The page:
- Effects of Intermittent Explosive Disorder
- Intermittent Explosive Disorder & Co-Occurring Disorders
- Treatment for Intermittent Explosive Disorder
- Intermittent Explosive Disorder Test
- How to Help Someone with Intermittent Explosive Disorder?
- 5 Most IED Intermittent Explosive Disorder Frequently Asked Questions
Intermittent Explosive Disorder Symptoms
When living with someone with intermittent explosive disorder, the impulsive, aggressive episodes that indicate IED can take many forms. Some behaviors that might be IED symptoms include:
- Yelling and shouting.
- Intense arguments.
- Temper tantrums and rampages.
- Road rage.
- Punching walls or breaking plates.
- Damaging property.
- Physical violence, such as slapping or shoving.
- Fights or brawls.
- Domestic violence.
- Explosive anger and addiction.
These episodes or attacks often occur with little to no warning. They are brief, typically lasting no longer than 30 minutes. They could co-occur with bodily symptoms like:
- Increased energy (adrenaline rush).
- Headache or head pressure.
- Heart palpitations.
- Chest tightness.
- Muscle tension.
Intermittent Explosive Disorder in Adults Statistics
A known mental disorder marked by episodes of unwarranted anger is more common than previously thought, a study funded by the National Institutes of Health’s (NIH) National Institute of Mental Health (NIMH) found. Depending upon how broadly it’s defined, intermittent explosive disorder (IED) affects as many as 7.3 percent of adults — 11.5-16 million Americans — in their lifetimes.
According to research, 1.4% to 7% of persons suffer from intermittent explosive disorder.
Nearly two-thirds of young adults (63.3%) reported lifetime anger attacks that involved destroying property, threatening violence, or engaging in violence.
Intermittent explosive disorder affects around 7.3% of adults at some point throughout their lifetimes.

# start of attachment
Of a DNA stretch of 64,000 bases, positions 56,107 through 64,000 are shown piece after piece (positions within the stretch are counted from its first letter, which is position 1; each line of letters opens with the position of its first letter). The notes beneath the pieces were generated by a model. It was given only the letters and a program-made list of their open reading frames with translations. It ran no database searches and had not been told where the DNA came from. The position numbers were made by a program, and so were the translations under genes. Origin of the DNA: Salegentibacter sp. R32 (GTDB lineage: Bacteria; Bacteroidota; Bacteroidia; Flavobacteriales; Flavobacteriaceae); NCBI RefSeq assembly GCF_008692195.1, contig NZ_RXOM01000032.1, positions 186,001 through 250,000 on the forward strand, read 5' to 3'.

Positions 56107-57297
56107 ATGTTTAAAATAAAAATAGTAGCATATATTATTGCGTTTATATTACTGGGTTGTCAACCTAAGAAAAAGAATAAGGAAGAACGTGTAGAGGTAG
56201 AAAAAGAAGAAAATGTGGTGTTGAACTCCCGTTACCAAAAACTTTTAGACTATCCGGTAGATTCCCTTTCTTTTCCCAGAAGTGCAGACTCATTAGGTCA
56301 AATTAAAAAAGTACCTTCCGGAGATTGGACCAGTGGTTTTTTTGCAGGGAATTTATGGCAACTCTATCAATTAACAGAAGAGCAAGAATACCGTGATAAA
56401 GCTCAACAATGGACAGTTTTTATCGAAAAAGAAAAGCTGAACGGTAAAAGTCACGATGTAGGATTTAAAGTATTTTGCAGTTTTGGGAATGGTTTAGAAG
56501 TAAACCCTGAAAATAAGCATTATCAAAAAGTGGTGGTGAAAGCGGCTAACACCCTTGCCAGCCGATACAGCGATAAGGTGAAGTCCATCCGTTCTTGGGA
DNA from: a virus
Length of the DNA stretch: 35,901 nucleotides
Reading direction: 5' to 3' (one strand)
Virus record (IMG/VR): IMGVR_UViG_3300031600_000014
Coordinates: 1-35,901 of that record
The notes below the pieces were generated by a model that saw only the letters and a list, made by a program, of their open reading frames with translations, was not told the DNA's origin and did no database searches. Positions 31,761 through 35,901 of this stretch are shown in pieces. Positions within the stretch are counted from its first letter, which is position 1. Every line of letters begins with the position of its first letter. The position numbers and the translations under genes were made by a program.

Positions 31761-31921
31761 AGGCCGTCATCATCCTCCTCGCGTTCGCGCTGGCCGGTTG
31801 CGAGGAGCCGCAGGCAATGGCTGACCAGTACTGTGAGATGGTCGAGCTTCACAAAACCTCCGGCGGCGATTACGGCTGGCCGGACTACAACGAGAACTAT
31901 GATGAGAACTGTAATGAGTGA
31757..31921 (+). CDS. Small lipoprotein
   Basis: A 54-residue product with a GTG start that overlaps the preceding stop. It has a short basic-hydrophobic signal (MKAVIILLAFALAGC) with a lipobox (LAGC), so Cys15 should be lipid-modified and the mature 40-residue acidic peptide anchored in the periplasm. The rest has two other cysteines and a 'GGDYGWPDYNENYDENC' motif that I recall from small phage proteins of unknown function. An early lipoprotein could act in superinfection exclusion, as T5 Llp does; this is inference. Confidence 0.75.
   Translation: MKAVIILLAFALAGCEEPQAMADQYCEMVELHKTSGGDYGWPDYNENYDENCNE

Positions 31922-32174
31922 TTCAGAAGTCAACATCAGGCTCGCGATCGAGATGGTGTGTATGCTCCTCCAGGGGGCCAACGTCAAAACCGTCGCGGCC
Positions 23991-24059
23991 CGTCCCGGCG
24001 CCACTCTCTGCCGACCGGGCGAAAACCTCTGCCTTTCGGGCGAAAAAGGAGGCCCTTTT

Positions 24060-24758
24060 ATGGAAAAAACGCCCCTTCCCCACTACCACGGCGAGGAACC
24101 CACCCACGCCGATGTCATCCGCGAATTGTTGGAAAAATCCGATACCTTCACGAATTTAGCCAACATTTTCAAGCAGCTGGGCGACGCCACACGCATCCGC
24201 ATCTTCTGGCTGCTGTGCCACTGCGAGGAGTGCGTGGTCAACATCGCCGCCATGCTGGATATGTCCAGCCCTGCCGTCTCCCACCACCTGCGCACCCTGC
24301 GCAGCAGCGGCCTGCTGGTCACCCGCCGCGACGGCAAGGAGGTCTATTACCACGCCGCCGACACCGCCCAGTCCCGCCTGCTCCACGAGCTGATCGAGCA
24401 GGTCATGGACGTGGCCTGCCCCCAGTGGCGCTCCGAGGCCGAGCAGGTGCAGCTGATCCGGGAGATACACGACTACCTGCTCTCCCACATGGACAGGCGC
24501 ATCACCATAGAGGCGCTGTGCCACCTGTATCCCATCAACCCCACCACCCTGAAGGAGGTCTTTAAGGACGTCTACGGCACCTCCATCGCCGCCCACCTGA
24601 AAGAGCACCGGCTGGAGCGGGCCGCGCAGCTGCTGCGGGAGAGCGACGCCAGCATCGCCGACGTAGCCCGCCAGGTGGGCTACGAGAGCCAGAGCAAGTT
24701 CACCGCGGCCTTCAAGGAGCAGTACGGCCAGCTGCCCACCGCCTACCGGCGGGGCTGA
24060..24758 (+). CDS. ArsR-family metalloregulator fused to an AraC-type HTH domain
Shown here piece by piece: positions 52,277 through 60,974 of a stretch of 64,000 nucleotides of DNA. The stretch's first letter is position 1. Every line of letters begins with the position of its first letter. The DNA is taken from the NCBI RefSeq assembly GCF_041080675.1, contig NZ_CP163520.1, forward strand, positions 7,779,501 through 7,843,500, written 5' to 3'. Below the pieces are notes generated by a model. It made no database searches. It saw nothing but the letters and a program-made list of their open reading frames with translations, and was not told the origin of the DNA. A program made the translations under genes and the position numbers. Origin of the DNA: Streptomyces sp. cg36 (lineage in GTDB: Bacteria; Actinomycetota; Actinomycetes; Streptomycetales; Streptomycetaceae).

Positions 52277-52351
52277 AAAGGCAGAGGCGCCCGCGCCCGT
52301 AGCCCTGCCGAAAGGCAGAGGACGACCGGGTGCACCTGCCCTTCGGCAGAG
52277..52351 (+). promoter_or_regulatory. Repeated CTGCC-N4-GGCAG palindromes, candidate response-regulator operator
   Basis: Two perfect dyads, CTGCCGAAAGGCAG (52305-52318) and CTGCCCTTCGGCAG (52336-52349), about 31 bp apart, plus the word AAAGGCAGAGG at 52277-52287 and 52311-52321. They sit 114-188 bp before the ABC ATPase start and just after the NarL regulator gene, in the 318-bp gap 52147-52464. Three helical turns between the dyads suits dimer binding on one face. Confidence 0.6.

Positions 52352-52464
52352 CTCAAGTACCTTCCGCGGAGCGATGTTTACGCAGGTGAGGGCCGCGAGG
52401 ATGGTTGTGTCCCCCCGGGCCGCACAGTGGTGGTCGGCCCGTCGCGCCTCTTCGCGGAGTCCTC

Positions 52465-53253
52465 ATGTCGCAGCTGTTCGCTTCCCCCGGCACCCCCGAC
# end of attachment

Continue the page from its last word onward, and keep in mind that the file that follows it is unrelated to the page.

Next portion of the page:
Intermittent Explosive Disorder (IED Disorder)
IED Disorder Fact Sheet
Intermittent explosive disorder definition: Intermittent explosive disorder involves repeated, sudden episodes of impulsive, aggressive, violent behavior or angry verbal outbursts in which you react grossly out of proportion to the situation.
Intermittent Explosive Disorder vs Disruptive Mood Dysregulation Disorder
Intermittent explosive disorder vs DMDD: Individuals with symptoms of IED present situations with severe outbursts similar to the ones with DMDD, but they don’t require the persistent disruption in mood between outbursts. Moreover, intermittent explosive disorder must show symptoms for only three months, in contrast to the 1-year requirement for DMDD. Consequently, the two diagnoses shouldn’t be made in the same person.
Intermittent Explosive Disorder in Females
Women in conflict-affected countries are at risk of mental disorders such as posttraumatic stress disorder and depression.
IED is prevalent and disabling amongst women in conflict-affected areas, impacting their health, child-rearing, and ability to participate fully in socio-economic development.
Parents with Intermittent Explosive Disorder
It has been demonstrated that parental attachment has long-lasting effects on children’s psychological growth. IED is additionally thought to run in some families. Research has shown that some people have a genetic propensity to acquiring IED, particularly in those with a first-degree family who has this illness.
Intermittent Explosive Disorder vs Bipolar
Some people with bipolar disorder exhibit heightened agitation and violent conduct. Still, for these individuals, aggressiveness is limited to manic and/or depressive episodes, whereas individuals with IED experience aggressive behavior even during periods with a neutral or positive mood.
DMDD vs Intermittent Explosive Disorder in Men
The primary difference between DMDD and IED is that the former represents a severe form of mood disorder in which anger is most of the time in men. At the same time, the latter describes individuals in whom aggressive outbursts are frequent but episodic and in whom anger is not present most of the time between outbursts.